Delaying Defibrillation to Give Basic Cardiopulmonary Resuscitation to Patients With Out-of-Hospital Ventricular Fibrillation A Randomized Trial
This review may be edited
Posted By: Anthony Delaney
Posted Date: 23/3/03
Title: Delaying Defibrillation to Give Basic Cardiopulmonary Resuscitation to Patients With Out-of-Hospital Ventricular Fibrillation A Randomized Trial
Authors: Lars Wik, MD, PhD; Trond Boye Hansen; Frode Fylling; Thorbjørn Steen, MD; Per Vaagenes, MD, PhD; Bjørn H. Auestad, PhD; Petter Andreas Steen, MD, PhD
Reference: JAMA. 2003;289:1389-1395.
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Context Defibrillation as soon as possible is standard treatment for patients with ventricular fibrillation. A nonrandomized study indicates that after a few minutes of ventricular fibrillation, delaying defibrillation to give cardiopulmonary resuscitation (CPR) first might improve the outcome.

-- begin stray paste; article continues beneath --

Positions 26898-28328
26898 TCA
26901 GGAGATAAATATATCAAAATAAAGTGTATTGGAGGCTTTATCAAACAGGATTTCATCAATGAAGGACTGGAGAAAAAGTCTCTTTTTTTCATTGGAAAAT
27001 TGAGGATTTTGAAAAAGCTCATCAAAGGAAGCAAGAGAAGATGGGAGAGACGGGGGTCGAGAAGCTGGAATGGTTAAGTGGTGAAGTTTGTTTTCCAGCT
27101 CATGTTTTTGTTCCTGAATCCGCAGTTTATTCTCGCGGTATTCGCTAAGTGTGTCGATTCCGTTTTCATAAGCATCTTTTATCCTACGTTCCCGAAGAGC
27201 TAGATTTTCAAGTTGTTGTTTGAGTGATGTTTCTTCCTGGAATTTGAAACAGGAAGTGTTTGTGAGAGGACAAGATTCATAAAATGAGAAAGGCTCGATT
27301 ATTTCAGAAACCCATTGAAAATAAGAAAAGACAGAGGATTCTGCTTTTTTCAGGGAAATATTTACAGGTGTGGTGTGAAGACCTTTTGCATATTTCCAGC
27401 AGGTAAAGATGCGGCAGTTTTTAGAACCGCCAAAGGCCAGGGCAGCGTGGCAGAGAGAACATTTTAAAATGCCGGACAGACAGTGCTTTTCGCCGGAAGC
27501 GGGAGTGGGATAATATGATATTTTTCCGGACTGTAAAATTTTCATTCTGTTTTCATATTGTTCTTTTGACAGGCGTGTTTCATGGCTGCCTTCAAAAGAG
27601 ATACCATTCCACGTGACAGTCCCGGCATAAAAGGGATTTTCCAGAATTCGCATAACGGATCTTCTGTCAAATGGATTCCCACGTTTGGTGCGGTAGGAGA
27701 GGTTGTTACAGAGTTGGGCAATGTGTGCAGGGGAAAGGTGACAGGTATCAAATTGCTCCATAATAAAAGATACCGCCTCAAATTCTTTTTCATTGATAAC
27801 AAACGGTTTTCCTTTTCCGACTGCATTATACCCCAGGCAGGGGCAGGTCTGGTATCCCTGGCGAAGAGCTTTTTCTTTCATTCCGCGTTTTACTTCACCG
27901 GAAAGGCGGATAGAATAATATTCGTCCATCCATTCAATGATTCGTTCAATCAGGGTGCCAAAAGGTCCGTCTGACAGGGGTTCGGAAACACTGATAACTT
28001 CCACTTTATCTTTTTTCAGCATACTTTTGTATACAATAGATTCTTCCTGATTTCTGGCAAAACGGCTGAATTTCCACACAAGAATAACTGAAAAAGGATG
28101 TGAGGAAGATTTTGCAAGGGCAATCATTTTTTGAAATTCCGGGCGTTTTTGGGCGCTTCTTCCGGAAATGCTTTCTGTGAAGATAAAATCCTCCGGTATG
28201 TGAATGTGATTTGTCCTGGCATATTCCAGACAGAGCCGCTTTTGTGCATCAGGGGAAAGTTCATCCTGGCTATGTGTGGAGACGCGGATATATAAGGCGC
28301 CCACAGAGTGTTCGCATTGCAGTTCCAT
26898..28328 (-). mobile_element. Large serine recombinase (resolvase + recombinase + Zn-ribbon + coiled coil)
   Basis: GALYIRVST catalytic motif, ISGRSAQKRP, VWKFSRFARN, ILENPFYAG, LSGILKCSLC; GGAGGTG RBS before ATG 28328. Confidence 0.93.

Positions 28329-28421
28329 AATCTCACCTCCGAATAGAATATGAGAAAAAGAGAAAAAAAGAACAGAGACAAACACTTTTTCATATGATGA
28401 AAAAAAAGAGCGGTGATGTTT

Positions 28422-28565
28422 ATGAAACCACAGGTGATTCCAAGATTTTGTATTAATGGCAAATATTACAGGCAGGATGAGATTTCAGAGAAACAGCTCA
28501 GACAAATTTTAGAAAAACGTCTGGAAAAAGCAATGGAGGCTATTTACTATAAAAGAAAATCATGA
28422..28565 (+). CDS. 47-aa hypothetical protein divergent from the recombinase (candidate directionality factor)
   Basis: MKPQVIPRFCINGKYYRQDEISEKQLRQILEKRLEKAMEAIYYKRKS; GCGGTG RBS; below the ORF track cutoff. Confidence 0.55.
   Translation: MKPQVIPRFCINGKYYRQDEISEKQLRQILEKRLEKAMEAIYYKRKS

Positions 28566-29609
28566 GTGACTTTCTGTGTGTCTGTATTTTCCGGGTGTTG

Objective To determine the effects of CPR before defibrillation on outcome in patients with ventricular fibrillation and with response times either up to or longer than 5 minutes.
Design, Setting, and Patients Randomized trial of 200 patients with out-of-hospital ventricular fibrillation in Oslo, Norway, between June 1998 and May 2001. Patients received either standard care with immediate defibrillation (n = 96) or CPR first with 3 minutes of basic CPR by ambulance personnel prior to defibrillation (n = 104). If initial defibrillation was unsuccessful, the standard group received 1 minute of CPR before additional defibrillation attempts compared with 3 minutes in the CPR first group.
Main Outcome Measure Primary end point was survival to hospital discharge. Secondary end points were hospital admission with return of spontaneous circulation (ROSC), 1-year survival, and neurological outcome. A prespecified analysis examined subgroups with response times either up to or longer than 5 minutes.